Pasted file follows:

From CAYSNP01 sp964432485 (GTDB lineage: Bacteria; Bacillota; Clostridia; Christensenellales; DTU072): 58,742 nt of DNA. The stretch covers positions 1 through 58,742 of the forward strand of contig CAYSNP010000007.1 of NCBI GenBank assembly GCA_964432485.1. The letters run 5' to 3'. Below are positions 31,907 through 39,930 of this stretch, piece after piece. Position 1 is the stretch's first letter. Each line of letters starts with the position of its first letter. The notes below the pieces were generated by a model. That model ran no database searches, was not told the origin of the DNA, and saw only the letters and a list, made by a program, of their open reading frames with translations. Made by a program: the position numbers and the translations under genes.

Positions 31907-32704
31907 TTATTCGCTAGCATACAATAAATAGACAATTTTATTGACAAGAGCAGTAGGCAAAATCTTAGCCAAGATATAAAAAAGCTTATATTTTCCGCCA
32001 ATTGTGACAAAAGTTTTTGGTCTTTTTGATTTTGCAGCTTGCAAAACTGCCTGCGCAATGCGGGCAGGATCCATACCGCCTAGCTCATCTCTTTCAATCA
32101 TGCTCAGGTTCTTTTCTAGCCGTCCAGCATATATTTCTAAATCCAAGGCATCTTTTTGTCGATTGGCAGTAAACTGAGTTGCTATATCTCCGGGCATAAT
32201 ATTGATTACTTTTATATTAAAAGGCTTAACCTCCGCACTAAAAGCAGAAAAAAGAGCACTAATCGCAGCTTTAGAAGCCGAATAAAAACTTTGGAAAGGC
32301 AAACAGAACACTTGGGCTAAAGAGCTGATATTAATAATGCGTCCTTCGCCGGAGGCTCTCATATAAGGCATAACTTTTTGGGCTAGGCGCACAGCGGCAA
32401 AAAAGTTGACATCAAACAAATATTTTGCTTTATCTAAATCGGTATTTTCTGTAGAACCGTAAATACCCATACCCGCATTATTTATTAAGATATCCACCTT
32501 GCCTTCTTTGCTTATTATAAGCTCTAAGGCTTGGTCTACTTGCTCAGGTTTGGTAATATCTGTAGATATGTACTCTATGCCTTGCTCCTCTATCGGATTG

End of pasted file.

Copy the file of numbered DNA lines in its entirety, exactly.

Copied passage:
From CAYSNP01 sp964432485 (GTDB lineage: Bacteria; Bacillota; Clostridia; Christensenellales; DTU072): 58,742 nt of DNA. The stretch covers positions 1 through 58,742 of the forward strand of contig CAYSNP010000007.1 of NCBI GenBank assembly GCA_964432485.1. The letters run 5' to 3'. Below are positions 31,907 through 39,930 of this stretch, piece after piece. Position 1 is the stretch's first letter. Each line of letters starts with the position of its first letter. The notes below the pieces were generated by a model. That model ran no database searches, was not told the origin of the DNA, and saw only the letters and a list, made by a program, of their open reading frames with translations. Made by a program: the position numbers and the translations under genes.

Positions 31907-32704
31907 TTATTCGCTAGCATACAATAAATAGACAATTTTATTGACAAGAGCAGTAGGCAAAATCTTAGCCAAGATATAAAAAAGCTTATATTTTCCGCCA
32001 ATTGTGACAAAAGTTTTTGGTCTTTTTGATTTTGCAGCTTGCAAAACTGCCTGCGCAATGCGGGCAGGATCCATACCGCCTAGCTCATCTCTTTCAATCA
32101 TGCTCAGGTTCTTTTCTAGCCGTCCAGCATATATTTCTAAATCCAAGGCATCTTTTTGTCGATTGGCAGTAAACTGAGTTGCTATATCTCCGGGCATAAT
32201 ATTGATTACTTTTATATTAAAAGGCTTAACCTCCGCACTAAAAGCAGAAAAAAGAGCACTAATCGCAGCTTTAGAAGCCGAATAAAAACTTTGGAAAGGC
32301 AAACAGAACACTTGGGCTAAAGAGCTGATATTAATAATGCGTCCTTCGCCGGAGGCTCTCATATAAGGCATAACTTTTTGGGCTAGGCGCACAGCGGCAA
32401 AAAAGTTGACATCAAACAAATATTTTGCTTTATCTAAATCGGTATTTTCTGTAGAACCGTAAATACCCATACCCGCATTATTTATTAAGATATCCACCTT
32501 GCCTTCTTTGCTTATTATAAGCTCTAAGGCTTGGTCTACTTGCTCAGGTTTGGTAATATCTGTAGATATGTACTCTATGCCTTGCTCCTCTATCGGATTG